You invested in a great wool suit, now you need to take care of it and it doesn’t come with an owner’s manual. So what should you do?
Wear and Storage
First of all, you should never wear your suit two days in a row. This really applies to all of your clothing (sport coats, slacks, denim, sweaters, shoes, etc.). Giving your suit at least a day between wears allows time for it to recover. You wouldn’t go to the gym and lift legs two days in a row, right!?
Your suit should be hung up immediately after wearing it verses tossing it on the chair. This will give the fabric time to air out, preventing odor buildup. Wool is a natural fiber that has antibacterial and antimicrobial properties. This means that wool items do not need regular cleaning and will smell fresh after repeated use, unlike synthetic fibers. Wool also has a waxy outer coating that helps it repel liquids, and I will address cleaning shortly.
If your suit came on a plastic hanger, you need to invest in a natural wood hanger that has contoured arms that will follow the natural shape of the shoulders. I personally never drape my pants over the hanger bar. See previous blog How you should hang your pants.
When it comes to storing your suit for a period of time, make sure you use a cloth suit bag. Cloth allows your suit to breathe while protecting it from moths and dust. Avoid plastic storage bags – they won’t allow your suit to breath and stay fresh.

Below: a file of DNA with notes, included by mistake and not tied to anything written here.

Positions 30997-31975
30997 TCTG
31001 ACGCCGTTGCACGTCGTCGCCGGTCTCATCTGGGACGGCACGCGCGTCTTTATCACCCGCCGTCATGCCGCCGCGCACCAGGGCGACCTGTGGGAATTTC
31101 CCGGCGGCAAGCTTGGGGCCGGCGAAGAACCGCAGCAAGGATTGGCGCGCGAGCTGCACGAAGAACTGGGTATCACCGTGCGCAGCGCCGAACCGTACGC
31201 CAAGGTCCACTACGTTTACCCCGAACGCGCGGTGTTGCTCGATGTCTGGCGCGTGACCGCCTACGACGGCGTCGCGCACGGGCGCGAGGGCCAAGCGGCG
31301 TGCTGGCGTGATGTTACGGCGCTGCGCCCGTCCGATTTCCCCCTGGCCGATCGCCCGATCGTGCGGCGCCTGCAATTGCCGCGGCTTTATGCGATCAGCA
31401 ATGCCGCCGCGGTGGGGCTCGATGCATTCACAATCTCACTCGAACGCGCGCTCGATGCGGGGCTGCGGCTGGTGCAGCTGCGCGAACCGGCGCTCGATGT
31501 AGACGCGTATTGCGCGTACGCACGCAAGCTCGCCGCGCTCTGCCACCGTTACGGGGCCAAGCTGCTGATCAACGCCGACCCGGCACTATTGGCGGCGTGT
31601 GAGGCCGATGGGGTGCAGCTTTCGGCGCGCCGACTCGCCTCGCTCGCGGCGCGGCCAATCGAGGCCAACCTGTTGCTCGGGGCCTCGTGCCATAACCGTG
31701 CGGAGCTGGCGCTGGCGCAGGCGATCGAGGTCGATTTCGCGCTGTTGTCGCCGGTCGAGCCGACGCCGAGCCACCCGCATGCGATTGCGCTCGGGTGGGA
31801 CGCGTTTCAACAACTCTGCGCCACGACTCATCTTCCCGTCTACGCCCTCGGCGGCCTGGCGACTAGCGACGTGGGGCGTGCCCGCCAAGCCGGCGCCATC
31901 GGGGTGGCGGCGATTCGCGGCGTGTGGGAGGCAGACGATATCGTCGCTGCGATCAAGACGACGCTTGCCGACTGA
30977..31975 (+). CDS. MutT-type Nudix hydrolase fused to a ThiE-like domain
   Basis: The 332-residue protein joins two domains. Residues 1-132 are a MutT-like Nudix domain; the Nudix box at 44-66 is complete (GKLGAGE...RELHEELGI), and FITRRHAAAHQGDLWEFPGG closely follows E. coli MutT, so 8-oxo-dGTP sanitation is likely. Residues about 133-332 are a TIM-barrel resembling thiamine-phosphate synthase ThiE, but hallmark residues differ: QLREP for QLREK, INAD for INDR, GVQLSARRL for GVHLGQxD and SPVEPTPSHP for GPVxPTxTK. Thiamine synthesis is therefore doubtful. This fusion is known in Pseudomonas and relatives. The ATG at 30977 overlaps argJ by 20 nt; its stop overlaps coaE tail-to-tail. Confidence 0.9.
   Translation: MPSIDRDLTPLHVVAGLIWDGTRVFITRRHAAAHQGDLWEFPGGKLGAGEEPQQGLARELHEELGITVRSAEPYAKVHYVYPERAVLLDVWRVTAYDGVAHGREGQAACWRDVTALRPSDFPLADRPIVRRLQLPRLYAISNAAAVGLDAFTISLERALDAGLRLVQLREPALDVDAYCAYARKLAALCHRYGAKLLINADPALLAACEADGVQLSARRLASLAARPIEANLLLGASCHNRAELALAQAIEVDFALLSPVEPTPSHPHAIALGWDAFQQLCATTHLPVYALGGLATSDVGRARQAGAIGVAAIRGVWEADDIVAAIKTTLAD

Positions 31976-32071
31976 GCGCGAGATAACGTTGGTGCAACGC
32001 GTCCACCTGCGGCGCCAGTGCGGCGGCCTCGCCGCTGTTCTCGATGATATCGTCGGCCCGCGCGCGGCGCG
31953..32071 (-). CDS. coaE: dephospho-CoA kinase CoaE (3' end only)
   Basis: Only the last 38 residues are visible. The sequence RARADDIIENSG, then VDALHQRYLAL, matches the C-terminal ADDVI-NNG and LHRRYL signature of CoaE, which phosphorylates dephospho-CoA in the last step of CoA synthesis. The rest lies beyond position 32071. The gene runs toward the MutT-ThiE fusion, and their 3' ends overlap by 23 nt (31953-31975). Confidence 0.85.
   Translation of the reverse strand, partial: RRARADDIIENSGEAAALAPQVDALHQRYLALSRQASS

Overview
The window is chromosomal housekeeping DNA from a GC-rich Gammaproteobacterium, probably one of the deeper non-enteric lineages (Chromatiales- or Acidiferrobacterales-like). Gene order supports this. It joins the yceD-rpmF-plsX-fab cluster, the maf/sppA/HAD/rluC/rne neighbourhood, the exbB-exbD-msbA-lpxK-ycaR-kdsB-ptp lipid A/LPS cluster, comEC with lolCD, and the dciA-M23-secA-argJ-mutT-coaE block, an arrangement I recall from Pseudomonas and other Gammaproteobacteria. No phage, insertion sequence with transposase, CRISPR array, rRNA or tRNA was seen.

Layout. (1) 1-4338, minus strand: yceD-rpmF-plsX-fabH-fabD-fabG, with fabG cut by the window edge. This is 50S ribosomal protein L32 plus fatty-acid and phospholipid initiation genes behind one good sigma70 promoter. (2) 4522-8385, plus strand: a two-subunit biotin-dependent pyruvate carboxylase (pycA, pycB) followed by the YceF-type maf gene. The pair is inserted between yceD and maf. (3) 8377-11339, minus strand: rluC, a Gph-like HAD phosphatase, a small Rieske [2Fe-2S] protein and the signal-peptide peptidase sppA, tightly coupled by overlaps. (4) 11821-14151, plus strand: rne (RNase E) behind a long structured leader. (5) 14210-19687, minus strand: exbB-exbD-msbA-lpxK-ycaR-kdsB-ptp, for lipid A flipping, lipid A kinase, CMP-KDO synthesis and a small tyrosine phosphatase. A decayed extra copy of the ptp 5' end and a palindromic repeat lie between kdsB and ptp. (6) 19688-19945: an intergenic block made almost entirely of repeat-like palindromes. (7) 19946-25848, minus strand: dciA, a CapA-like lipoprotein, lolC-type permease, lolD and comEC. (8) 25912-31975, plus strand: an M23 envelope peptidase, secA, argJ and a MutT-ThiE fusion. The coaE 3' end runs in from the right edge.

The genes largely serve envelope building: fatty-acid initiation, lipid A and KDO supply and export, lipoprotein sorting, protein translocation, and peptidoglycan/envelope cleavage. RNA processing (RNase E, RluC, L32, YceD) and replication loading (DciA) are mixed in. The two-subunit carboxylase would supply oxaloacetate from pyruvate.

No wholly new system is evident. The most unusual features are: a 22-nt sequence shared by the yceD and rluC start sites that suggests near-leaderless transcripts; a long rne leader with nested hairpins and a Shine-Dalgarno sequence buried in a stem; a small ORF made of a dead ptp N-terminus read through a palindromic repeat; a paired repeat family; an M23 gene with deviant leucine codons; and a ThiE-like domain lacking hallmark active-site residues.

Iron vs Steam
Putting an iron near your suit is a bad idea. High heat can and will damage your wool suit so you should buy a portable steamer. A steamer will remove wrinkles that develop with wear or improper storage as well as remove dust build-up from being out in environment.
Buy one! It will help you keep your suit clean and decrease the number of trips to the dry cleaners. There are plenty of options to choose from but you will want to find one with real animal hair because synthetic bristles can be to coarse and can damage your suit. There will be an upcoming blog on how to use a suit brush.
Speaking of dry cleaning!
Only take your suit to the dry cleaner when absolutely necessary and as a last resort. Dry cleaning means no soap and water but involves the use of harsh, liquid chemicals. Over cleaning your suit can weaken wool fibers and can cause color fading. With proper care I’ve talked about above, 1-3 trips a year to the dry cleaners should be more than enough.